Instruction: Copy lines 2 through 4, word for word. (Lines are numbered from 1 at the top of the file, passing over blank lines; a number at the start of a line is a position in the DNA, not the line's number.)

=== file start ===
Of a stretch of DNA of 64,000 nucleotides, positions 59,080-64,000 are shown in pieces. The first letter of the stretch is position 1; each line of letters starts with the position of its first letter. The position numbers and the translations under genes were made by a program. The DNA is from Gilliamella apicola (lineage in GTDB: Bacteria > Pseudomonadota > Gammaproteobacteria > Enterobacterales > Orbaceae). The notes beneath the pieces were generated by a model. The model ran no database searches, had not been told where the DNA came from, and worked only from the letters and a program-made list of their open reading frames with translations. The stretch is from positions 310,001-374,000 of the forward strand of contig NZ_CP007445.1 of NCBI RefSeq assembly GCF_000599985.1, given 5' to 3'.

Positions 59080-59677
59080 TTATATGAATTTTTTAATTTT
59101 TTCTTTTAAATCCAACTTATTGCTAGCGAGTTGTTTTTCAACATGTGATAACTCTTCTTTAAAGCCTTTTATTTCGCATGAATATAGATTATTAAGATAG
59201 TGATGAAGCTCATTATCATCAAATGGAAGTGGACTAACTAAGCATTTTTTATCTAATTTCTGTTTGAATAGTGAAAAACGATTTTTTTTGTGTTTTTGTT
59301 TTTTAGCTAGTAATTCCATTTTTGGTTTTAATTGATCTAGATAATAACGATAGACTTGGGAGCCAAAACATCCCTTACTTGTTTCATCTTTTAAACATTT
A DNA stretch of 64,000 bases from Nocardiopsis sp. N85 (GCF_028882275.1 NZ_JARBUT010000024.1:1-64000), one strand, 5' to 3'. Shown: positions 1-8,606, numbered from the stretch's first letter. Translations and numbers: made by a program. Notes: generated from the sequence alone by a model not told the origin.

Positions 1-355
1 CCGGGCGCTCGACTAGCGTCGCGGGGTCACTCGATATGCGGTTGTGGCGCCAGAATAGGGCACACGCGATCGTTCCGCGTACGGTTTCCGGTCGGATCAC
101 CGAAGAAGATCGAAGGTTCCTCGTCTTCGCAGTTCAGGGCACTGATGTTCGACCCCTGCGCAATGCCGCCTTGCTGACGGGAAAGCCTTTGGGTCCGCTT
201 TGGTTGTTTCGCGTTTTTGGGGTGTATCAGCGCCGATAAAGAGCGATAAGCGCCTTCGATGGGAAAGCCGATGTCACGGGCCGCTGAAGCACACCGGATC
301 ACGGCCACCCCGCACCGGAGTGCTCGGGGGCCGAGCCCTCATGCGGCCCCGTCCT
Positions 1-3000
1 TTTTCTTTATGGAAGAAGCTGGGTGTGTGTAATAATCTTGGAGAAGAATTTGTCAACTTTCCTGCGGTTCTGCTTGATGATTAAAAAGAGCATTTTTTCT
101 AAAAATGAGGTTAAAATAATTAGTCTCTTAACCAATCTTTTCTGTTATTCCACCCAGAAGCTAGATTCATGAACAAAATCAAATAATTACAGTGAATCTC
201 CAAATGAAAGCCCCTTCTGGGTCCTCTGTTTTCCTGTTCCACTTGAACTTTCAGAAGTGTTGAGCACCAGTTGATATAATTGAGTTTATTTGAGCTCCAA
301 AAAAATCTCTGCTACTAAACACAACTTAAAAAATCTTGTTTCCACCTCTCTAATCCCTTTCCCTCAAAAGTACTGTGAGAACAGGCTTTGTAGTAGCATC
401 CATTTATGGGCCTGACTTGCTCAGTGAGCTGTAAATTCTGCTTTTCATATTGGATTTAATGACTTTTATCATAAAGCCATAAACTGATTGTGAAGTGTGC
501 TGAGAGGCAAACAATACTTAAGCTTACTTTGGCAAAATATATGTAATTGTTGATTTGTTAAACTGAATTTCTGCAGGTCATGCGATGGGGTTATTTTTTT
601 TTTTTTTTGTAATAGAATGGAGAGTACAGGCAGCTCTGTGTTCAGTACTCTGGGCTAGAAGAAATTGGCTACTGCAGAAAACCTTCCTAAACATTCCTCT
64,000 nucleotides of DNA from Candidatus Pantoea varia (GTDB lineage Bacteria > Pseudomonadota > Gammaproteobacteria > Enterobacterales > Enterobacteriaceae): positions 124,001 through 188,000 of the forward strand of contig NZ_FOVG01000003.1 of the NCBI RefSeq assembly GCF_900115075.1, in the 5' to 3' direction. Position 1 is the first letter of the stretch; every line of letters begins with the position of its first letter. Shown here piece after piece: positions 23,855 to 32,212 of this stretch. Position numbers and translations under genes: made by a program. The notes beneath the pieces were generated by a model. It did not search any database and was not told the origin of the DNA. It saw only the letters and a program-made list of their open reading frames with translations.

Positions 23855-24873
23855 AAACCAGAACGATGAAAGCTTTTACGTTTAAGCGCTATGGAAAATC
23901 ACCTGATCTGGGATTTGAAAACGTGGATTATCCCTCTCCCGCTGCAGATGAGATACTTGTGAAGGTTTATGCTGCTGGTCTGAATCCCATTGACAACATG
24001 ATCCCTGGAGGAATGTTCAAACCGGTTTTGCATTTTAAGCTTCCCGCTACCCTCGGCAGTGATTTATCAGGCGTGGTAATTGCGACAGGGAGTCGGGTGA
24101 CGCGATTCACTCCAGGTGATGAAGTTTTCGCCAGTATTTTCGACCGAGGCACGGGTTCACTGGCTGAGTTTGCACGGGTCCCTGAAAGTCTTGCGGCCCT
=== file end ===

Positions 59080-59677
59080 TTATATGAATTTTTTAATTTT
59101 TTCTTTTAAATCCAACTTATTGCTAGCGAGTTGTTTTTCAACATGTGATAACTCTTCTTTAAAGCCTTTTATTTCGCATGAATATAGATTATTAAGATAG